Just as in Europe, and especially in Spain, we have the Camino de Santiagothe First European Cultural Itinerary, and just as in Japan, there is the Kumano Kodoin South South Korea also has its own pilgrimage route, the “Jeju Olle” on Jeju Island.. A Korean pilgrim to Santiago de Compostela in 2006 was so taken with the pilgrimage route to Santiago de Compostela that she decided to develop her own route in her country. Now, Koreans have their own hiking trail, the “Jeju Olle Trail”..
About Jeju Island
South Korea is a mainland country made up of many islands as well. One of them, the furthest away from the Korean peninsula, is the Jeju Islandlocated halfway between the Yellow Sea and the East China Sea. It is a volcanic island with an unusual tropical beauty, which is is a tourist destination in great demand among lovers, brides and grooms and honeymooners..
This island has its own culture, different from mainland South Korea, including its language, with notable differences with respect to mainland languages and dialects. In fact, the name of the route contains a term from their language, “Olle”, which means “narrow road”.. Let’s know a little more about the route “Jeju Olle”.
“Jeju Olle”, or the Jeju Island Narrow Road
As we noted above, a Jacobean pilgrim by the name of Suh Myung-suka journalist in South Korea and a native of Seoul, was captivated by her Jacobean experience and, on her return home, she decided to to develop a route in her country. He researched the island with the vocation of creating tourist and hiking routes, and then created the Jeju Olle Foundation to implement the development of his new project, the “Jeju Olle Way”.. It was necessary to choose the right paths and connect them, as well as to prepare the trails, widening them, removing obstacles and marking them.
“The birth of Jeju Olle Trail is inspired by the Camino de Santiago”.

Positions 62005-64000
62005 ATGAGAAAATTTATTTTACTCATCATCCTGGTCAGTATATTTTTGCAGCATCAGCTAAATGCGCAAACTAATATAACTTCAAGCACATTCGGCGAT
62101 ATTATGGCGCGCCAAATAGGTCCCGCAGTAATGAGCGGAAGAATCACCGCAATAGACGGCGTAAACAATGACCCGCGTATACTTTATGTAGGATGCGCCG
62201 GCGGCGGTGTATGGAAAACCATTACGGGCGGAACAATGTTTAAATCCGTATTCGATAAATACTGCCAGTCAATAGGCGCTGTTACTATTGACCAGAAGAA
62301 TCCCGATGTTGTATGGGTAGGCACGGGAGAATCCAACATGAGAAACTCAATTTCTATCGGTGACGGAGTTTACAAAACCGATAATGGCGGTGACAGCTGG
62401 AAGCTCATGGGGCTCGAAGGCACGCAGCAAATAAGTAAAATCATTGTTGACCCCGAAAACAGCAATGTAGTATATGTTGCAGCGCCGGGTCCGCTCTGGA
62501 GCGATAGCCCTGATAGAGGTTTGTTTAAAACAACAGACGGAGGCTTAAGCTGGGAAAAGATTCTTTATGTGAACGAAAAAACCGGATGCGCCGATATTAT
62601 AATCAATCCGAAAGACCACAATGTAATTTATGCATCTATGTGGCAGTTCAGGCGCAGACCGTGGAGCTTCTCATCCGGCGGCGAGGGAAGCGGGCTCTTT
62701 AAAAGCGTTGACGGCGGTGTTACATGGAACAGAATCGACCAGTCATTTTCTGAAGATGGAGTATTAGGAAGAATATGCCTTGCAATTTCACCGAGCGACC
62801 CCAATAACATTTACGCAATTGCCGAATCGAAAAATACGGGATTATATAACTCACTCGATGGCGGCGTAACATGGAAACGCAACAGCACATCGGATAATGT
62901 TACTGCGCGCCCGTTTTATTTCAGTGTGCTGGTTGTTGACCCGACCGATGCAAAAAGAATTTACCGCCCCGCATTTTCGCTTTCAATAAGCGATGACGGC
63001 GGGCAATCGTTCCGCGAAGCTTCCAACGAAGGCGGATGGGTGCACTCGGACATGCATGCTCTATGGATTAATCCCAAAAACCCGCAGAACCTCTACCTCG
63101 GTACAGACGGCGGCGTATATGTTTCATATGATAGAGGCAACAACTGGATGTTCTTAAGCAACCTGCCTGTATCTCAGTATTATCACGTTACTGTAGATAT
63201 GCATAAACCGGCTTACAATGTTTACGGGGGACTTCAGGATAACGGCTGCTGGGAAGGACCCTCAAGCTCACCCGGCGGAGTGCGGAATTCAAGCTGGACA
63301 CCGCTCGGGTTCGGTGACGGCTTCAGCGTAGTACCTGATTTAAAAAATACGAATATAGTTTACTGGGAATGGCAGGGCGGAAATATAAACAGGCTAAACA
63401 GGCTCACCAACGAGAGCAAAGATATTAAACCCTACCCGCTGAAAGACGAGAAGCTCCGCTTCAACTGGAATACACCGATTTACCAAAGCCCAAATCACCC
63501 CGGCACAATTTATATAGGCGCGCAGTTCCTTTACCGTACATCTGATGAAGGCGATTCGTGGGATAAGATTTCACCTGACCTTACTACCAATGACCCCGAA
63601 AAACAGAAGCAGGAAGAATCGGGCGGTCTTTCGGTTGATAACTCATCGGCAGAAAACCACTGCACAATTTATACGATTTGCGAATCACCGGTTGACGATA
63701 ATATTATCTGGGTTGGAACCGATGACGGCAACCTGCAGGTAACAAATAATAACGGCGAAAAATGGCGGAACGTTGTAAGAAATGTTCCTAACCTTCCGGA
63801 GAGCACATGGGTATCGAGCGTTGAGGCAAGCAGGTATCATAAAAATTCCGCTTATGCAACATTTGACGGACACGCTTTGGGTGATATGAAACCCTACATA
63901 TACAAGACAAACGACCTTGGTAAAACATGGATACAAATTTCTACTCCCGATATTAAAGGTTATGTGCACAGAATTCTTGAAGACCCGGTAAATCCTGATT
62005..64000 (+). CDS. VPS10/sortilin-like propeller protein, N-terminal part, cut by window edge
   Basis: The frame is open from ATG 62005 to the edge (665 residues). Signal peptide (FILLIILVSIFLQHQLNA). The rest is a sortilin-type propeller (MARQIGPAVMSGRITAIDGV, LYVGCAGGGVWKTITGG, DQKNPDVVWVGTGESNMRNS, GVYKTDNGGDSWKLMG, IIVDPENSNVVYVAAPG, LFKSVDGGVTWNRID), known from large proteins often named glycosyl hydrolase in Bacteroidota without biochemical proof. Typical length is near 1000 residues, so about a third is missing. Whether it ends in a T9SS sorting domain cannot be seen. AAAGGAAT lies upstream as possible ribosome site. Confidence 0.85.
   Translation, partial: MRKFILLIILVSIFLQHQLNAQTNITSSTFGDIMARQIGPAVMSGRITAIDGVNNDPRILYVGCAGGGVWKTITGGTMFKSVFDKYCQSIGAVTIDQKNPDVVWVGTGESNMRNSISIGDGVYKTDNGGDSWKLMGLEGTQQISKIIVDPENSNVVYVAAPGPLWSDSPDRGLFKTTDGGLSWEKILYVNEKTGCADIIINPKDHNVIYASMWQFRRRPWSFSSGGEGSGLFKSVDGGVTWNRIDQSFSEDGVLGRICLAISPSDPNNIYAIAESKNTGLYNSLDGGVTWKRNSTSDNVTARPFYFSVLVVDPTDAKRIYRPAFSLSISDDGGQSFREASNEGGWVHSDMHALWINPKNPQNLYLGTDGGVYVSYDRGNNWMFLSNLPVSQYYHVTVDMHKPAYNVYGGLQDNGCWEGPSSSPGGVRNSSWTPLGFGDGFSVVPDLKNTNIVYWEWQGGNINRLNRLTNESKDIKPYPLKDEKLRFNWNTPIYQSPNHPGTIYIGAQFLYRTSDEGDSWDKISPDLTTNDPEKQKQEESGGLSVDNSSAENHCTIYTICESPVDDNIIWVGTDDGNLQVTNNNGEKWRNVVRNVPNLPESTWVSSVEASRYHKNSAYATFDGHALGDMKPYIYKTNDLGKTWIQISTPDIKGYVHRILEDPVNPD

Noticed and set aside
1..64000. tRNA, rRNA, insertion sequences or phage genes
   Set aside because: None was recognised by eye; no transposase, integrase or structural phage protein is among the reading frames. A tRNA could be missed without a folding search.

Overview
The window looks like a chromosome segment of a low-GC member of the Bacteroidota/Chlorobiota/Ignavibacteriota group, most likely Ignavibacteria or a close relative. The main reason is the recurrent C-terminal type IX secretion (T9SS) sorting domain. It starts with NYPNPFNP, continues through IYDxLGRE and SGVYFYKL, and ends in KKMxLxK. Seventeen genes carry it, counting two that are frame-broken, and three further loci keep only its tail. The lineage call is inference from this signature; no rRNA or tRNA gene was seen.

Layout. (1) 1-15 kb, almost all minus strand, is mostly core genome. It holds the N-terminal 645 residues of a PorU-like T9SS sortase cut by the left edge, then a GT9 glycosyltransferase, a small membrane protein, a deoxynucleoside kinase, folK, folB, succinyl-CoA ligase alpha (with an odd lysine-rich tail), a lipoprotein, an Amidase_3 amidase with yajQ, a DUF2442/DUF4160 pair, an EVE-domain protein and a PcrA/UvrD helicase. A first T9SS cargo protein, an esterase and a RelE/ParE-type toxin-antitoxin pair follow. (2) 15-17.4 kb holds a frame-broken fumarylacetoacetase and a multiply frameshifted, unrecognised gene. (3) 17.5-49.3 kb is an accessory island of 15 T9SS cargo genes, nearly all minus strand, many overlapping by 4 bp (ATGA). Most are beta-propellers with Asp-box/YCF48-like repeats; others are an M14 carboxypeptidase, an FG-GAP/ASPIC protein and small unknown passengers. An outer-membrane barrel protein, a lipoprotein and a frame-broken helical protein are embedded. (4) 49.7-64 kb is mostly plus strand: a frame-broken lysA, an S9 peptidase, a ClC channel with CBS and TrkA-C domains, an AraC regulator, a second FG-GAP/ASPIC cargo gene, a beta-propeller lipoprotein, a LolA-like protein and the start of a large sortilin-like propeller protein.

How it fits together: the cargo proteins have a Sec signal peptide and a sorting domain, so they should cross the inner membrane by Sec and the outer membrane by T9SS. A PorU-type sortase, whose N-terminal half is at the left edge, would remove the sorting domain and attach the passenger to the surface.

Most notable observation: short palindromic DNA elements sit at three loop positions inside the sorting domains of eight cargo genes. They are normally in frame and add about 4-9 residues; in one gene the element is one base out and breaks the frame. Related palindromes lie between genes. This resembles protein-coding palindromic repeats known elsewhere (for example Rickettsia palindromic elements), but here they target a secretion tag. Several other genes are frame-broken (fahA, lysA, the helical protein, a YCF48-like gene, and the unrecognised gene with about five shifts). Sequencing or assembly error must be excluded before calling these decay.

Once this was done, “Jeju Olle” was born “Jeju Olle”, a network of long-distance trails along the island’s coastline was born.. There are a total of 21 connected routes, 5 sub-routes and a final one connecting to Jeju International Airport (this girl is into everything!). They are routes of an average of 16 kilometers that add up to a total of 425 kilometers.although the trails can be modified or rerouted.
The difficulty of the stages is easy to moderate.. It can be carried out at any time of the year, although in the months of July and August it is not advisable to do it in the months of July and Augustbecause of the usual warnings of extreme heat. The best months would be April, May, September and October..
The Jeju Olle Foundation marked the route.The Jeju Olle Foundation marked the route, and among the signs, the following are worth mentioning: the “ganse gives direction at forks, blue and orange ribbons, and blue and orange ribbons decorate the route, the arrows indicate the direction and the S” and “F” labels indicate the start and end of a wheelchair-friendly section (they’re all over the place!). Hikers also have a kind of credential, and it is necessary to stamp three times per stage to obtain the certificate and final medals..
More than 135 cities and more than 130 paradisiacal beachesas well as forests and mountainsis the patrimony that this route offers, adding also all the culture the island’s own culture and the people of the island.. With the premise of modifying the landscape as little as possible, this route is respectful of the old trails. It is worth mentioning that on the route we will find the UNESCO World Heritage Site “Seongsan Ilchulbong” and the Geopark “Sanbangsan”..
A tropical getaway
The pace of life of South Koreans is intense and even stressful.so this route offers a getaway which, moreover, are very close to them. As we well know, it is a culture that loves hikingand if you have done any Camino de Santiago you may have been struck by the large number of South Koreans on pilgrimage to Santiago de Compostela.In 2019 there were more than 8,000 pilgrims on the Jacobean routes, being the seventh country of origin of pilgrims.
As Rachel Kim, the Foundation’s spokesperson, states, Suh “I wanted to introduce his hometown, Jeju Island, and the amazing nature the island presents and the unique culture found here, through a long walking trail, like the Camino de Santiago. He also wanted to spread the emotions he experienced along the way.”.
An average of 600,000 hikers make the “Jeju Olle” each year, surpassing the Camino de Santiago itself.. Nine out of ten are Koreans, with the rest being foreigners, mainly from nearby countries such as Singapore, Malaysia, Taiwan, Hong Kong or Australia.
The truth is that usWe are very seduced by this route, and we are already thinking about our holidays to experience it, feel it and savour it. And you, what do you have in mind for your holidays? South Korea may be a long way away, but here near you have the inspiration of the “Jeju Olle”, our Way of Santiago.